TENNESSEE SPEEDING TICKETS & MOVING VIOLATIONS
If a vehicle is in motion when the transgression occurs, it is deemed a moving violation. This includes speeding, running a stop sign or red light, reckless driving, drunk driving (DUI/DWI), racing, and eluding an officer. The majority of moving violations are misdemeanors.
The Department of Transportation allows up to 11 points within a 12-month period. If you accrue 12 points within 1 year it will result in your license being suspended. Each subsequent offense will result in harsher penalties. These are also the infractions that cause your insurance rates to rise steeply.
TENNESSEE TRAFFIC TICKET PENALTIES
Tennessee uses a point system and records each moving violation on your driving record. Many different violations can lead to a license suspension, revocation or cancellation. If your license is suspended or revoked, you will not be allowed to drive until you satisfy all requirements to get your license back.
If you’re younger than 21 years old, the most common concerns are driving while under the influence (DWUI) and having any of your restricted license privileges suspended. Most convictions stay on your record 5 years from the date of the conviction.
See our Tennessee License Suspension/Revocation page for more information.
PENALTIES FOR TENNESSEE COMMERCIAL DRIVERS
Commercial Drivers License (CDL) holders must notify their employers within 30 days of a violation. Some violations carry federally mandated penalties serious enough to impact a driver’s income and even career. For more details on offenses and penalties, please see our Tennessee CDL Suspension/Revocation page for more information.
DEFENSIVE DRIVING/TRAFFIC SCHOOL AND TRAFFIC TICKET DISMISSAL
Depending on your driving history and the reason for your ticket, your traffic court may allow you to complete a defensive driving or traffic school course to avoid adding any driver’s license points and dismiss the ticket. Taking the Defensive Driving Course or enrolling for the Class instruction enables you to receive a point reduction, and may also qualify you for a reduction in your car insurance rates. If you would like help in this decision or to get set up, call us for free advice!!!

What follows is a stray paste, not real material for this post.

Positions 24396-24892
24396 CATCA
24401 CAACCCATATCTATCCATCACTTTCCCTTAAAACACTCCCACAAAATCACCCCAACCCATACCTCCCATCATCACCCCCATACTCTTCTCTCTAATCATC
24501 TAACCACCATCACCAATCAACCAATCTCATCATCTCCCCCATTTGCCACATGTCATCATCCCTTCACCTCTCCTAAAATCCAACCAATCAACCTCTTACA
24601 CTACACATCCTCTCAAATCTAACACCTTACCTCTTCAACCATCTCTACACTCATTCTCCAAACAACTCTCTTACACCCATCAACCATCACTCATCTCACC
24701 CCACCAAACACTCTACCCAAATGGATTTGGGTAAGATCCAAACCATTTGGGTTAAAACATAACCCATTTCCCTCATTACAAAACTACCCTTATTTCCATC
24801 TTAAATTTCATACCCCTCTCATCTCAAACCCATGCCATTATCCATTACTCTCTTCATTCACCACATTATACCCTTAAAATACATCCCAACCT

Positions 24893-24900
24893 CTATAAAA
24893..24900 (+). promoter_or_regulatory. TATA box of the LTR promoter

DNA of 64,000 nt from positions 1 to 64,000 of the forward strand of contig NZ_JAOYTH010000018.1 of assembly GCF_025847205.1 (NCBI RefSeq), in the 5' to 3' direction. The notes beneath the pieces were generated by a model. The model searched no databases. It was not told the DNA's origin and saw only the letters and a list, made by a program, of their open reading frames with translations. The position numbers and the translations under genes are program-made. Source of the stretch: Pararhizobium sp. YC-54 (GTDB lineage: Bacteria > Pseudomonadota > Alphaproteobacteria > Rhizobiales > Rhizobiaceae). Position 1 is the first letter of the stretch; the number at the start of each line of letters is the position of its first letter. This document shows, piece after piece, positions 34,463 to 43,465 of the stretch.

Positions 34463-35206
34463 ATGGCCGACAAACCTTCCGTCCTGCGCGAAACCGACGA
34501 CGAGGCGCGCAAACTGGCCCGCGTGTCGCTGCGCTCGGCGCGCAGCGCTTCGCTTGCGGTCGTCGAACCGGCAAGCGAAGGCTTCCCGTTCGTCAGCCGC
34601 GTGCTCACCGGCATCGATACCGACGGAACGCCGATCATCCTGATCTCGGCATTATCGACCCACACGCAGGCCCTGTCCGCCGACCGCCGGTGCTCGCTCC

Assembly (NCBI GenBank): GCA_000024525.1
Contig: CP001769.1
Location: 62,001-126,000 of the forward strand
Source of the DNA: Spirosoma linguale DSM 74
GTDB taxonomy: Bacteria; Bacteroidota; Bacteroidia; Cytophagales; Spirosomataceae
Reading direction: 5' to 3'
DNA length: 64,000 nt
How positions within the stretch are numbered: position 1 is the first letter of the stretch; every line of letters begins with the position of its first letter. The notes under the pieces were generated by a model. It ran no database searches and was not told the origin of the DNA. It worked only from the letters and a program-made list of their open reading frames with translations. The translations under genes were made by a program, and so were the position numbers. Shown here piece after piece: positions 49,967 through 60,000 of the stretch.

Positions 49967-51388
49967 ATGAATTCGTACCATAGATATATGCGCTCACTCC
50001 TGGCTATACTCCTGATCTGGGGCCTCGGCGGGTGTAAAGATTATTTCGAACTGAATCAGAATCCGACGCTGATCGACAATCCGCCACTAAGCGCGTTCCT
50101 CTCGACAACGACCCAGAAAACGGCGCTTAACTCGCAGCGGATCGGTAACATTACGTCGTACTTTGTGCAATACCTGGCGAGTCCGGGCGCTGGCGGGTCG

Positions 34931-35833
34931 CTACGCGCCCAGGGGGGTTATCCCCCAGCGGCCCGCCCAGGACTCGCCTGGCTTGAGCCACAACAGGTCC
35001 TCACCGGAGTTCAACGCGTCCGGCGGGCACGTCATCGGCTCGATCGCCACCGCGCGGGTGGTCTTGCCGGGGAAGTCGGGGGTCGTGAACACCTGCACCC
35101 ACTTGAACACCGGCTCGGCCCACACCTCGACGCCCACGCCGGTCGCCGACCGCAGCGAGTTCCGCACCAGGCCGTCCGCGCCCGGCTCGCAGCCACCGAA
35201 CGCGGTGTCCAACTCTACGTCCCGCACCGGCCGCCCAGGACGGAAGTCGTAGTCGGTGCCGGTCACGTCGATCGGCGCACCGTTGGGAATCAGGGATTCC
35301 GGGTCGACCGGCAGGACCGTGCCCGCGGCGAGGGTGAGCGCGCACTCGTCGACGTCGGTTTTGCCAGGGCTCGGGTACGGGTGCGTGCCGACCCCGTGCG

OPTIONS IF YOU RECEIVE A CITATION IN TENNESSEE
Many citations do not require a court appearance, and you may admit guilt by paying the ticket directly. The citation will indicate how and by what date to pay the fine. Fines are either paid to the state or local municipality. You can pay in person or by mail. If your ticket has the “Must Appear” box checked you cannot pay the fine and you will have to appear in court on the date mentioned on the ticket. If you wish to dispute the citation, you must inform the courts in writing of this. You must appear in court personally on the scheduled date, and enter a “not guilty” plea. While you may be able to negotiate with the prosecuting attorney, a trial will be scheduled if no agreement is reached. A trial gives you an opportunity to fight the traffic ticket in front of a judge or jury, and most people prefer to hire a traffic ticket lawyer to defend them in court. If you are unable to attend court on the scheduled date, inform the court and make arrangements for a new date. Failing to do so could result in a warrant being put out for your arrest.
If you believe you have been incorrectly charged with committing a moving violation, you may be able to fight the charge in court. CALL US!!!!
CHECK YOUR TENNESSEE DRIVING RECORD
Order your driving record to check your drivers license status, check for a suspended license, check for tickets, DUI record or DWI records, look up drivers license number and check the points on your license. Driving records are used for background checks, in court proceedings, and by insurance agencies to adjust your policy rates/premiums and investigate claims.
Convictions, license suspensions, and revocations will show up on your 3-year and 5-year driving records. You may be able to dismiss traffic tickets and remove points from your driving record by completing an online defensive driving course. Because your driving record can affect your auto insurance rates and even your employment, it’s crucial that you make sure your information is accurate.
CONSEQUENCES IF YOU ARE FOUND GUILTY IN TENNESSEE
If you pay a ticket directly, you are essentially pleading guilty to a traffic offense, which carries the same consequences as being found guilty of the violation in court. Motorists who either plead guilty directly or are found guilty of an offense should be aware of the following possible consequences:
- Certain traffic offenses, including speeding and other moving violations, are automatically reported to the Tennessee Driver Services Division. Tennessee routinely provides information concerning traffic ticket convictions to other states.
- The Tennessee Department of Transportation follows a point system to track violations and their corresponding penalties. Points are added to your driving record, which could result in your license being suspended.
- Tennessee drivers that accumulate points on their driving record are often subject to higher car insurance